PS: I feel like, probably materially we are at a place where lots of small, quite ambitious practices start. We have a degree of flexibility. In a way architects are quite extraordinarily inventive. So in that respect I don’t think we are different; we’re just doing a different set of experiments and sometimes they come out really well, and sometimes we have a bit more traction because we are often in unusual organizational situations, in that we are the client, or that we have different relationships with the organizations we are working with. So we are sometimes able to push things a bit further than I think sometimes architects can. The other side of that is that we have had the privilege of being able to work on projects that intersect with some really different and diverse themes that people are very interested in at the moment, such as ideas of public space, which is our first housing project. So in that respect, we’ve been able to, not just from a design perspective but perhaps more from a sociological perspective, we have been able to intersect with people’s interests on multiple levels.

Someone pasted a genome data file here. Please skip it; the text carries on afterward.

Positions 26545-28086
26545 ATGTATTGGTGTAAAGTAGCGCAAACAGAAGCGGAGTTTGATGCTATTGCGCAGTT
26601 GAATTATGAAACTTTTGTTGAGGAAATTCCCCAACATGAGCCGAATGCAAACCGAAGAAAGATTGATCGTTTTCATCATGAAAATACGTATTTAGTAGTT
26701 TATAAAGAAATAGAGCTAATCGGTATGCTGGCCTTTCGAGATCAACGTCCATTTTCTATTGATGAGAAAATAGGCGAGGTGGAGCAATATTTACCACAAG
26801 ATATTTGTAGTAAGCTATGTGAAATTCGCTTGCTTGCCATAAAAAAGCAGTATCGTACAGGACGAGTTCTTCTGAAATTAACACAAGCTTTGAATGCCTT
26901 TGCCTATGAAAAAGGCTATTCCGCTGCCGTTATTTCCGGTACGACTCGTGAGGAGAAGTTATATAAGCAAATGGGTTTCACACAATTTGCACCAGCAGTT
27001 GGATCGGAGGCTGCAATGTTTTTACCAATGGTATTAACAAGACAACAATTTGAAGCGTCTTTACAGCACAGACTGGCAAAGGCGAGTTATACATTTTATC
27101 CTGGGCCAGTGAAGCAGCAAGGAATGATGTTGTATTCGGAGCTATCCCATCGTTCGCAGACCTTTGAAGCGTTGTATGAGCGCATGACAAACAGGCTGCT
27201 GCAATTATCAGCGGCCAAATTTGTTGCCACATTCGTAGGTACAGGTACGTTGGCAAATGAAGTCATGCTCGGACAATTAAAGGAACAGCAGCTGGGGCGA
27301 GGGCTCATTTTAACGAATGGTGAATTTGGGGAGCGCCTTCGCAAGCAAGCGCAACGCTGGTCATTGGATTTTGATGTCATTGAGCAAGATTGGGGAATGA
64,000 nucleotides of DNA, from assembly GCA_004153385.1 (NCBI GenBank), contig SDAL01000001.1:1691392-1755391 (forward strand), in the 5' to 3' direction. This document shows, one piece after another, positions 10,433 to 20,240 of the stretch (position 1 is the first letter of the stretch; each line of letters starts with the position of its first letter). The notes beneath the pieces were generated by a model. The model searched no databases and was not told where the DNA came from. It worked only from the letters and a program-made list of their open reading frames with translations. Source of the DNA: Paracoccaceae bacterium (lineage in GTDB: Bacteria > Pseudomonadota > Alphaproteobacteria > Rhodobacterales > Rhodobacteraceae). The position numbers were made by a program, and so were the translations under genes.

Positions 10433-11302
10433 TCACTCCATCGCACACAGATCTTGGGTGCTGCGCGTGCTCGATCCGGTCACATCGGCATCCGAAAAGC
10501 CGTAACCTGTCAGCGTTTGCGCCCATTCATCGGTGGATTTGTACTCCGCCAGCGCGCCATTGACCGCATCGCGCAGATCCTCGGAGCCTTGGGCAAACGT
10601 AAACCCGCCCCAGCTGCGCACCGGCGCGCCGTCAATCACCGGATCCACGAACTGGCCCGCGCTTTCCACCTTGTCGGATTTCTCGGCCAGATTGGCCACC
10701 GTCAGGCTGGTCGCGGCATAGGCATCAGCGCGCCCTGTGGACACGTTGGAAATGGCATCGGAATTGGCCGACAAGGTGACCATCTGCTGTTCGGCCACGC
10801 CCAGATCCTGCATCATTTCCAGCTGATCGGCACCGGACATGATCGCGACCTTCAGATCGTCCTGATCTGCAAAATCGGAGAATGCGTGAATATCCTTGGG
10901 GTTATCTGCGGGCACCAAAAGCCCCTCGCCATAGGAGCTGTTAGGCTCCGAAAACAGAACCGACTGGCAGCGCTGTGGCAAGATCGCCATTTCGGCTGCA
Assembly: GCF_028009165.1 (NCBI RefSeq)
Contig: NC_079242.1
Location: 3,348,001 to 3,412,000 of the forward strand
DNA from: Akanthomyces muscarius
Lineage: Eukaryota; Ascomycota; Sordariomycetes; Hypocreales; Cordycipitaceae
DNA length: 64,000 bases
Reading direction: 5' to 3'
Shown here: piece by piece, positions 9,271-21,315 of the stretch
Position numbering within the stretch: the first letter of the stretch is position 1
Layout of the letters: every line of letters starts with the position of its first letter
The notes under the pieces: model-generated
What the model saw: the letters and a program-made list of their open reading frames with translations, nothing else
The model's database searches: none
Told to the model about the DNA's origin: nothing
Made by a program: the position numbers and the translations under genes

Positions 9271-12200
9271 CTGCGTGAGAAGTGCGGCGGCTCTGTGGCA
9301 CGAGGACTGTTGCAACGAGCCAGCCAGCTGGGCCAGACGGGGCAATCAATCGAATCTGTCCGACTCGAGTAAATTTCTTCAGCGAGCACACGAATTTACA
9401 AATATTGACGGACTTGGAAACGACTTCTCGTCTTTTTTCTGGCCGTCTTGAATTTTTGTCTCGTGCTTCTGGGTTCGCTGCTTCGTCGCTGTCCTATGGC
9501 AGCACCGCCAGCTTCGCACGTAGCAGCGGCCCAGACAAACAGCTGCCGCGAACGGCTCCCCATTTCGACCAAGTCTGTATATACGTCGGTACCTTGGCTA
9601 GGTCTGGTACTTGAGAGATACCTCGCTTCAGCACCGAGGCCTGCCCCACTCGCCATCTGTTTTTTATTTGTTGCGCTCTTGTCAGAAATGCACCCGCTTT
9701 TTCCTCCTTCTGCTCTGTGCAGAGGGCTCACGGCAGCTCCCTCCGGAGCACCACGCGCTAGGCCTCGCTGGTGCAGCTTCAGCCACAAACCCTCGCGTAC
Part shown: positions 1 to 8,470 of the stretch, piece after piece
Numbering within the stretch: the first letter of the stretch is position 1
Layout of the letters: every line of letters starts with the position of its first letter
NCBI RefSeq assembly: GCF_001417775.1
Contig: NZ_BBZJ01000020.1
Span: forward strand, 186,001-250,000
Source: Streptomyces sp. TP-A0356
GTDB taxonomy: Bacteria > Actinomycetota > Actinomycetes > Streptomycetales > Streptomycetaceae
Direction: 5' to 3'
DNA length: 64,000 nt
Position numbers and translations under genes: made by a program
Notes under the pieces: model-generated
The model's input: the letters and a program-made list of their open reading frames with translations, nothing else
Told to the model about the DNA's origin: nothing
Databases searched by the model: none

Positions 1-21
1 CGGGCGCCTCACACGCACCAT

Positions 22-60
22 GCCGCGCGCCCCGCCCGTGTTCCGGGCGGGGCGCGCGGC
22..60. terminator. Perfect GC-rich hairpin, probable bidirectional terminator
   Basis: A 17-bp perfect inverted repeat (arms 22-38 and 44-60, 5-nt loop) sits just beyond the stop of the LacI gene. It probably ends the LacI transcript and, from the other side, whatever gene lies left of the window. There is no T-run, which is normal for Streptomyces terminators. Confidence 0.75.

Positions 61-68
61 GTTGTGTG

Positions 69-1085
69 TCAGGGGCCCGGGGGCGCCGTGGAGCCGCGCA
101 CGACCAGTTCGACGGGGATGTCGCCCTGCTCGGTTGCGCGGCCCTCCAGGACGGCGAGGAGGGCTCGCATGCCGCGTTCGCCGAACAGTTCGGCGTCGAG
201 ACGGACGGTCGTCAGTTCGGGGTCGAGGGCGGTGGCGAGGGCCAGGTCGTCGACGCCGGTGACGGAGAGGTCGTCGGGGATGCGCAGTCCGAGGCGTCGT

For me, it seemed like the experimental idea for you guys…I mean a lot of the other so-called experimental offices are doing things that are half science, and a little bit incomprehensible without further study. But what interested me about what you’re doing, is that you’re experimenting with how to be a client, or how to find clients, or how to find work, and acting in a way that is a bit experimental in terms of the structure of an office and the structure of an office’s relationship to the client. Is that fair, or is that me reading something that I want to see?